Not all publishers can afford to use Biblio, particularly small publishers. But they need to work out a way they can submit their data to Nielsen and Amazon that includes illustrator data (and translator data, where applicable).
Publishers, take your metadata seriously! Little, Brown have specifically trained these two DATA WARRIORS, Kellie Barnfield and Candy Ikwuwunna, to do theirs properly. When I thanked them and effused about how much impact their jobs have on illustrator careers, they first looked surprised, then a bit bemused. Data entry hasn't traditionally been seen a particularly glamourous part of publishing, but these days, digital data means a GREAT DEAL, and these women wield tremendous power to make or destroy us.
Okay, now for the nitty-gritty finer details of equipping your Data Warriors.
Publishers, if you use Biblio, I've worked out where things are going wrong. It's down to a single drop-down menu. 'It's an extra step. People don't like extra clicks,' said Kellie. If someone's entering a thousand books into Biblio, they may be tempted to skip this step. But publishers, it's worth it to you in discoverability to make those extra clicks.
The easiest thing is just to fill in the writer's name in the Author Role. But Data Warrior, don't stop there! See that 'Click here to add a new role' box? THIS IS THE ALL-IMPORTANT CLICK.
For this New Role, fill in the name of your illustrator (here it's Jane Doe):
Now choose 'Illustrator' from the drop-down menu. (Or 'Translator' if Jane's a translator.)
When you've entered this, you'll see Jane Doe has come up automatically as 'Illustrator on Cover'. Important note: If you try to go the other way, and only fill in Jane Doe here, it WON'T feed back to her Role as Illustrator. So use the New Role drop-down menu, don't fill in her name here.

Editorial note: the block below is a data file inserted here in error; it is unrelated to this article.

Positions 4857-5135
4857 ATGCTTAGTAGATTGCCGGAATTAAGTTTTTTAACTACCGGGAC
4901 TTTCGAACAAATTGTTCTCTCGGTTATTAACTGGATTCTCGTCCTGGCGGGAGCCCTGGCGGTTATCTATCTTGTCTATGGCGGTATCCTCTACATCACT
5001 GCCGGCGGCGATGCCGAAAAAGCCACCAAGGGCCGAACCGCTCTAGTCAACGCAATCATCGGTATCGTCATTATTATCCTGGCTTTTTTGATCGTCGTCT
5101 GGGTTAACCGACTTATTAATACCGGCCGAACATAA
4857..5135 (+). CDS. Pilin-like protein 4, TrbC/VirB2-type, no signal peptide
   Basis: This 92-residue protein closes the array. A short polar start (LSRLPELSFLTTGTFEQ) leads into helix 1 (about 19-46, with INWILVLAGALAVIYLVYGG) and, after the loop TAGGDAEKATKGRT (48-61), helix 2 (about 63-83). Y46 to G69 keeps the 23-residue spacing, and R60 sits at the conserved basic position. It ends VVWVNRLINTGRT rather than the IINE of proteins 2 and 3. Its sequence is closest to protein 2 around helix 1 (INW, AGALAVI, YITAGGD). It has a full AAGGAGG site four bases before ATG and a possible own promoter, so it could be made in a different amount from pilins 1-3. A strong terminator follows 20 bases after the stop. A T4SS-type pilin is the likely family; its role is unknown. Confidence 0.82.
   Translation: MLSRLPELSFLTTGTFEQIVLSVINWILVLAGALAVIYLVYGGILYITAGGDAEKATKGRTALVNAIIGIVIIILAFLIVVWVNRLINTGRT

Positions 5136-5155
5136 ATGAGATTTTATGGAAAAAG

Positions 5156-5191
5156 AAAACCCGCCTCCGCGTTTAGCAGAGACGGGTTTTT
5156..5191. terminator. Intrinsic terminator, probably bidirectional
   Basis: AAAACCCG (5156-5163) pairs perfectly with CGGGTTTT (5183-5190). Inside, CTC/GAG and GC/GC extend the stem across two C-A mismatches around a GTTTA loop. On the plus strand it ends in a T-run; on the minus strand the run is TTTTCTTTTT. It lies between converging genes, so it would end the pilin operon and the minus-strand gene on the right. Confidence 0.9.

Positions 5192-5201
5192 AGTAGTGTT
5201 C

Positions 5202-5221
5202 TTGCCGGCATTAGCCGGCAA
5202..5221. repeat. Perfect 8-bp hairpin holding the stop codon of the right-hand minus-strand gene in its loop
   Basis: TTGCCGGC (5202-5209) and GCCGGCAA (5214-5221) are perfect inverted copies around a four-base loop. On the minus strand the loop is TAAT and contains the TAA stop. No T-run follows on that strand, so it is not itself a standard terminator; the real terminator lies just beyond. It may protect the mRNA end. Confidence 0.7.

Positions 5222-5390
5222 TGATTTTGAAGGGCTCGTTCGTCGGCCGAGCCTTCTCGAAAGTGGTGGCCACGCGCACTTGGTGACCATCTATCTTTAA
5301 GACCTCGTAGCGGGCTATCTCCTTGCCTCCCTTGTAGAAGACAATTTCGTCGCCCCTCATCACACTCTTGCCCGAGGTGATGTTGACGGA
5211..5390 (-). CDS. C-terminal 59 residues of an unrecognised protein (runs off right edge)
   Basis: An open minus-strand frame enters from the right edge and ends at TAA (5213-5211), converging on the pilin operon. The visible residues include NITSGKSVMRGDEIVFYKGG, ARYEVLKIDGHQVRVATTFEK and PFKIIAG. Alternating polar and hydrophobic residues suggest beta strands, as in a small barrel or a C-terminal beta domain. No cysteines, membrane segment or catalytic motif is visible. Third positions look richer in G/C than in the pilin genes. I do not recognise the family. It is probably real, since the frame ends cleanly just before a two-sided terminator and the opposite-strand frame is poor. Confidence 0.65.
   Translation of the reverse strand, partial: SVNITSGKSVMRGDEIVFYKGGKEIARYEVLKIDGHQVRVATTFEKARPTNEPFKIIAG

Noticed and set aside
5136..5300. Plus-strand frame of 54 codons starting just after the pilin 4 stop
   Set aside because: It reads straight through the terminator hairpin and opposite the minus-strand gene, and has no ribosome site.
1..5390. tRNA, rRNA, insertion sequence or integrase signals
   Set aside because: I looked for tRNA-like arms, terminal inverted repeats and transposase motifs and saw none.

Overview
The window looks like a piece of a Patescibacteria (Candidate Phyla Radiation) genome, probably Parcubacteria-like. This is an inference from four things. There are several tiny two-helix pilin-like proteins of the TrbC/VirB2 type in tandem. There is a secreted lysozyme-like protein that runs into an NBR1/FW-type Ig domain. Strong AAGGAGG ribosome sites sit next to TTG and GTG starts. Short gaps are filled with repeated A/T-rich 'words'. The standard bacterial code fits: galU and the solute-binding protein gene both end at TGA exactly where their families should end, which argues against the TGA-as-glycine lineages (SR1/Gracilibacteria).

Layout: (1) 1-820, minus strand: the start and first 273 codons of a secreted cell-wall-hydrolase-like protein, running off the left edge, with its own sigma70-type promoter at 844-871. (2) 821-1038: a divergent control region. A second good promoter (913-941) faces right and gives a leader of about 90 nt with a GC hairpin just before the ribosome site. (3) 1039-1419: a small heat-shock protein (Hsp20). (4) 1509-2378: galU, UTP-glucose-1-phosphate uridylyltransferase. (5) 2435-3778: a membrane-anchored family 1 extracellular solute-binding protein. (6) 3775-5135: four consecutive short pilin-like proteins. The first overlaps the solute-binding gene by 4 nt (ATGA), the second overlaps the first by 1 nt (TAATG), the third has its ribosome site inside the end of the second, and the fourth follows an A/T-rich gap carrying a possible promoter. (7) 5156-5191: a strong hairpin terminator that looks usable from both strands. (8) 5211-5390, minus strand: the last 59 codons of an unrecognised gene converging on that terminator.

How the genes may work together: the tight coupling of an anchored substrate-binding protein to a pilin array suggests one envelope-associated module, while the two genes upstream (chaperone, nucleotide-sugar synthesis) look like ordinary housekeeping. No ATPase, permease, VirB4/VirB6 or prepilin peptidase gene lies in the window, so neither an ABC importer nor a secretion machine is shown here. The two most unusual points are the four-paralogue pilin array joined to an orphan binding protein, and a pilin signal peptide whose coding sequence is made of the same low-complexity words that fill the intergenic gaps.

That's it! You've done it!
So let's look at Kellie's screenshots of a working example of how this looks. She's entered Gillian Johnson in the Role of the Illustrator of The Teenager Who Came to Tea.
Gillian's name has automatically appeared in the Illustrator on Cover field.
This Biblio data has gone to Amazon... ta-dah! Gillian is listed as the Illustrator.
And here's Gillian again, in Nielsen Book Data. All because Kellie or Candy entered the correct data.
So there you go! Publishers, this is critical information for you in improving your book data and discoverability. Don't leave this job to chance, be sure your Data Warriors are fully equipped for sales battle. And in doing so, you'll be nurturing illustrators' long-term careers with you.
Find out more about the Pictures Mean Business campaign - picturesmeanbusiness.com - and follow the conversation on Twitter at #PicturesMeanBusiness. We can make straight-forward progress on illustrator bibliographic data if publishers enter data correctly but we still need to work on building interest in the automation of illustrator *sales* data charts. Read more about metadata issues here.
Sarah McIntyre loves drawing, big hats, and spouts off about kids making comics if you give her half a chance.
Her vision for Britain is for every child to make his or her own book. To do this, she envisions that every school will host a visiting writer/illustrator/comics artist who will inspire each child to create a small book from start to finish; The school will then create their own currency, the children will make multiple copies of their books, and at a school book fair, they will market and sell copies of their own books.
Sarah McIntyre on Twitter
Credit where it's due | SoA News
#PicturesMeanBusiness on Twitter